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Hank Zauderer
My Classical Notes, July 2018

Under Herbert Blomstedt’s sensitive direction, the soloists unite chamber musical intimacy together with virtuoso sophistication—and prove once again that the Triple Concerto is an unduly underestimated, much too rarely programmed masterpiece. © 2018 My Classical Notes Read complete review



Simon Thompson
MusicWeb International, February 2018

The performance of the fifth symphony may not be a classic but it’s enjoyable in a very direct sort of way. The orchestra sound great and Blomstedt, who has been conducting this piece for decades, gives a commanding view of its shape. © 2018 MusicWeb International Read complete review



Huntley Dent
Fanfare, November 2017

BEETHOVEN, L. van: Triple Concerto, Op. 56 / Symphony No. 5 (I. Faust, Queyras, Helmchen, Leipzig Gewandhaus Orchestra, Blomstedt) (NTSC) ACC-20411
BEETHOVEN, L. van: Symphonies Nos. 6 and 7 (Leipzig Gewandhaus Orchestra, Blomstedt) (NTSC) ACC-20413

The soloists are superb, and longtime chamber music partners Isabelle Faust and Jean-Guihen Queyras display a unanimity of purpose, not to mention truly beautiful tone, that alone would make this an outstanding reading. The orchestra is reduced to chamber size, giving the triple soloists the opportunity to phrase expressively when they don’t have to compete with a large ensemble.

Blomstedt himself takes full advantage of the opportunity, and every movement emerges with extra imagination and feeling. …Blomstedt stands as straight as a cadet, slicing the air with a cupped hand to mark strong beats. There’s not much more to his technique except eye contact, yet with minimal means he gets all the energy needed for Beethoven, along with natural balances and fine playing. © 2017 Fanfare Read complete review



Peter Quantrill
Gramophone, October 2017

BEETHOVEN, L. van: Symphonies Nos. 1-9 (Šaturová, Mihoko Fujimura, Elsner, Gerhaher, Leipzig Gewandhaus Choir and Orchestra, Blomstedt) ACC-80322
BEETHOVEN, L. van: Triple Concerto, Op. 56 / Symphony No. 5 (I. Faust, Queyras, Helmchen, Leipzig Gewandhaus Orchestra, Blomstedt) (NTSC) ACC-20411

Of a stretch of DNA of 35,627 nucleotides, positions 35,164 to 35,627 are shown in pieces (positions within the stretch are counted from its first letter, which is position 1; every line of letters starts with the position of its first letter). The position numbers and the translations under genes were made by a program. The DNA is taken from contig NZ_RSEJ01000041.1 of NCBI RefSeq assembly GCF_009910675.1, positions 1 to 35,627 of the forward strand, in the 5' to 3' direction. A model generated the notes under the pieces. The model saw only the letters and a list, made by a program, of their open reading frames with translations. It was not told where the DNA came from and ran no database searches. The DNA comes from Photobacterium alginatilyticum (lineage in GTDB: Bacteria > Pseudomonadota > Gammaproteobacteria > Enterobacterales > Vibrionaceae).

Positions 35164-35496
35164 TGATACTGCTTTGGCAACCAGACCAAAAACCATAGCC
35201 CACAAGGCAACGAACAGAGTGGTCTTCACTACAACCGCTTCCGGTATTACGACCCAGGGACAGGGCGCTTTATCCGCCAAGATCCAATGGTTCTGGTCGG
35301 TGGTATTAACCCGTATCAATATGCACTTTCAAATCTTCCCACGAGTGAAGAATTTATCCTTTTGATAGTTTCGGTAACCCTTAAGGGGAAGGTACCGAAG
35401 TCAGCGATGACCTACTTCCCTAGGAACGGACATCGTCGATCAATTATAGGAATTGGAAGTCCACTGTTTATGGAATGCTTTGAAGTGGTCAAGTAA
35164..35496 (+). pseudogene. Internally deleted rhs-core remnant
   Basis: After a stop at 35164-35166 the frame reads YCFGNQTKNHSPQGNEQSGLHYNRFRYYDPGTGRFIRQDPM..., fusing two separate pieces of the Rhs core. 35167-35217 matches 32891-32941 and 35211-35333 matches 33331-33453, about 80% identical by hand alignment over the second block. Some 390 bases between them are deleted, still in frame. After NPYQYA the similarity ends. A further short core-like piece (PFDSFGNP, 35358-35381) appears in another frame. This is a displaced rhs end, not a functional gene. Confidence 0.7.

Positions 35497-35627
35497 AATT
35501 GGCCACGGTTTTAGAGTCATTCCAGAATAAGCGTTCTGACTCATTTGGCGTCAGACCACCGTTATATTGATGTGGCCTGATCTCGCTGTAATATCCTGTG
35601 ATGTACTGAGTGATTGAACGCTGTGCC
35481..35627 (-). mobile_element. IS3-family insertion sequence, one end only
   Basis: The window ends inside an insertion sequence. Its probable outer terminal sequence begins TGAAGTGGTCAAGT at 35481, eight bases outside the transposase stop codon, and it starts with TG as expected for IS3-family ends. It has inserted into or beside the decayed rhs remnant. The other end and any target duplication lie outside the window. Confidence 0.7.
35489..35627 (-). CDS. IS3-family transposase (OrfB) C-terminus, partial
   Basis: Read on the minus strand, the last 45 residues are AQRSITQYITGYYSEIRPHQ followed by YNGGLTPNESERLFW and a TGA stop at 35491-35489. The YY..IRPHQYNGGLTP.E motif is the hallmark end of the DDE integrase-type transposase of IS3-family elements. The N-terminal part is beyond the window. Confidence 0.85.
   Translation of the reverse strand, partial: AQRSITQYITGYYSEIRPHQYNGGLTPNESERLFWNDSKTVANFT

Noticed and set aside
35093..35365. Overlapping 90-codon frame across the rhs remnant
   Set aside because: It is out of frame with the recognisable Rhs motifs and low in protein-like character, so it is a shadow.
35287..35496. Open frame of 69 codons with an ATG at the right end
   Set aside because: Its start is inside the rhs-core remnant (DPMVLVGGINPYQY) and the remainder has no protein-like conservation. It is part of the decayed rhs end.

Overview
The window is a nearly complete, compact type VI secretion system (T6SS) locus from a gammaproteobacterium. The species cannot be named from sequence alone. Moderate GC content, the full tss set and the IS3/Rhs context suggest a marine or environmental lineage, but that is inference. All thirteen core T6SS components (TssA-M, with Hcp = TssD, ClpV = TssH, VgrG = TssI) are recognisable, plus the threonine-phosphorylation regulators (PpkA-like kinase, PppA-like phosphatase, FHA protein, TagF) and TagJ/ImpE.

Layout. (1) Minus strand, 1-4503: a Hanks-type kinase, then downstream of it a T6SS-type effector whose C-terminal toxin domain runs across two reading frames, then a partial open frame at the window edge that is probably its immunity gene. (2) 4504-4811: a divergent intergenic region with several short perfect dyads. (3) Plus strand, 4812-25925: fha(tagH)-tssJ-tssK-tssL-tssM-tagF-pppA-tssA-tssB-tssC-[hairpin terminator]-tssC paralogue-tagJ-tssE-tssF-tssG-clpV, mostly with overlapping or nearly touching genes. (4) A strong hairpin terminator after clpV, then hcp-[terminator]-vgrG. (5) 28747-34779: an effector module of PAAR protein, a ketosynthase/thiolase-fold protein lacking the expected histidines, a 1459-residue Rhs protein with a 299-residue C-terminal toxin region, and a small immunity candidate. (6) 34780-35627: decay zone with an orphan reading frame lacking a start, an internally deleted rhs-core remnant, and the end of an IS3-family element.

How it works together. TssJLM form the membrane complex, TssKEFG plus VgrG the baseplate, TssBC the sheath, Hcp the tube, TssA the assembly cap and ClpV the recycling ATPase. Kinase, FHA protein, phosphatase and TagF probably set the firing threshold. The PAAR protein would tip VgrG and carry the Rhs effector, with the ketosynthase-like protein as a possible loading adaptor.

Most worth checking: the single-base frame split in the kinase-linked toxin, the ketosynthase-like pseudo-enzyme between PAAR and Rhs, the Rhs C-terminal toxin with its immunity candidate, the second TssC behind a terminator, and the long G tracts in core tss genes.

BEETHOVEN, L. van: Triple Concerto, Op. 56 / Symphony No. 5 (I. Faust, Queyras, Helmchen, Leipzig Gewandhaus Orchestra, Blomstedt) (Blu-ray, Full-HD) ACC-10411
BEETHOVEN, L. van: Symphonies Nos. 6 and 7 (Leipzig Gewandhaus Orchestra, Blomstedt) (NTSC) ACC-20413
BEETHOVEN, L. van: Symphonies Nos. 6 and 7 (Leipzig Gewandhaus Orchestra, Blomstedt) (Blu-ray, Full-HD) ACC-10413

Under Blomstedt, the musicians sound at ease yet always on their mettle.

Blomstedt has gauged the weight of each climax in the First—as much as is necessary and no more—so that the symphony stands poised on the threshold between Classical and Romantic expression. …The Second is occasionally prone to a species of constrained literalism encountered again in a stiff transition from Adagio to Allegro in the Fourth’s opening movement…

Where possible—for the Fifth, Sixth, Seventh and Ninth—these are performances to be watched… There is the occasional frown and raised eyebrow from Blomstedt as he comes again to a private understanding with the music, not in gestures of censure. More often he is wreathed in beatific smiles, and his musicians appear uncommonly happy with their lot. The Pastoral breathes contentment, with a spring in the step of the first movement that admits all the necessary space for anticipation, excitement and the passing joy of moments such as the chuckling clarinet and bassoon figures.

The concert-film of the Fifth is preceded by a Triple Concerto in which Blomstedt thins out the ensemble to offer lively support to his soloists; in turn, Isabelle Faust sweetens her tone in graceful complement to the Leipzig sound. © 2017 Gramophone Read complete review on Gramophone



Hank Zauderer
My Classical Notes, July 2017

More than 200 years after its premiere at the Gewandhaus in Leipzig, Isabelle Faust, Jean-Guihen Queyras and Martin Helmchen have jointly mastered the artistic challenge of Beethoven’s gemstone. Under Herbert Blomstedt’s sensitive direction, the soloists unite chamber musical intimacy together with virtuoso sophistication—and prove once again that the Triple Concerto is an underestimated, much too rarely programmed masterpiece. © 2017 My Classical Notes Read complete review





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